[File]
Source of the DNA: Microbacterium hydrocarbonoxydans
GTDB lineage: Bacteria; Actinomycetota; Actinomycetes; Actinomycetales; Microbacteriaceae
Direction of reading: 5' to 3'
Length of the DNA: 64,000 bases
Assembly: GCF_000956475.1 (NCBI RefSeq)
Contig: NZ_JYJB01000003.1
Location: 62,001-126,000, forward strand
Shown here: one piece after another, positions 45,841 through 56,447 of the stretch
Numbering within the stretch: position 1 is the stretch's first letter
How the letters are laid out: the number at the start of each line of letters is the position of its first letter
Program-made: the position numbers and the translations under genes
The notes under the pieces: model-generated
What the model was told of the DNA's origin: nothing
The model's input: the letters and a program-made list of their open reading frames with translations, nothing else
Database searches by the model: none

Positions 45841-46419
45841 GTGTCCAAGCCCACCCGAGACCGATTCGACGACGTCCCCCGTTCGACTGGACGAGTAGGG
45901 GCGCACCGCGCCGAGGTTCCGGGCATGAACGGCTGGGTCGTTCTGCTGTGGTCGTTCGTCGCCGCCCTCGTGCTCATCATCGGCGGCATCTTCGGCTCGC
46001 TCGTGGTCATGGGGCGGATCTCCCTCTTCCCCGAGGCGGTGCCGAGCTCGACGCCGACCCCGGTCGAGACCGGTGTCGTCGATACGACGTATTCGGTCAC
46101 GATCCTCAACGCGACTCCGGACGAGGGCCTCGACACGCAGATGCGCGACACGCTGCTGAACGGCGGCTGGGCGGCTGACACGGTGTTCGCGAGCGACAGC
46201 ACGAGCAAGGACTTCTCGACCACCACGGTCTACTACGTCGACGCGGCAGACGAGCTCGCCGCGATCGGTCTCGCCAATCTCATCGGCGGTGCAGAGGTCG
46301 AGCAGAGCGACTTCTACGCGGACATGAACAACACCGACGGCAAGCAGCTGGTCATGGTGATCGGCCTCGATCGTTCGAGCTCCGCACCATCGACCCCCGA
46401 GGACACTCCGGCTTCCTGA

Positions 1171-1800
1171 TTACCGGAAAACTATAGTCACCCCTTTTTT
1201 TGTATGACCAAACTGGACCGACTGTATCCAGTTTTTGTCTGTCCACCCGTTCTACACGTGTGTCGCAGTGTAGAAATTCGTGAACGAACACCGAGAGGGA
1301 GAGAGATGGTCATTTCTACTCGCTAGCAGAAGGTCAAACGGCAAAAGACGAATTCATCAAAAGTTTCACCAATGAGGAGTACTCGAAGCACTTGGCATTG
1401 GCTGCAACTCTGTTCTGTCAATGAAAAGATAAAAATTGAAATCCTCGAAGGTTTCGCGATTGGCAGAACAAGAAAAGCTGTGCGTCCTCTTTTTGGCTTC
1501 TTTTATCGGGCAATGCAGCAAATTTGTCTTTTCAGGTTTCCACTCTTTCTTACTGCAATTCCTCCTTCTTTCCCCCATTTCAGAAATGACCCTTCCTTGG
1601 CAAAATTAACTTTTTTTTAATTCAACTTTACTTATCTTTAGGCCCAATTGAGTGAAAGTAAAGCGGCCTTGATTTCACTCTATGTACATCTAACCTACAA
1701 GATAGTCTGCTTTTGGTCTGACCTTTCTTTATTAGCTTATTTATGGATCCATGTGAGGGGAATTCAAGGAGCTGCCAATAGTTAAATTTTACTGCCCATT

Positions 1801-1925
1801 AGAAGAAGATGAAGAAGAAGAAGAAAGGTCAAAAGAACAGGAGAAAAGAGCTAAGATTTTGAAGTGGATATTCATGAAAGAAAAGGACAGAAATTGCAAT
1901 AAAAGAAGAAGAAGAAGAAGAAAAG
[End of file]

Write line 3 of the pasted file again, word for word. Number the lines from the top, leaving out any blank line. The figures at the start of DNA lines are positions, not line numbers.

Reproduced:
Direction of reading: 5' to 3'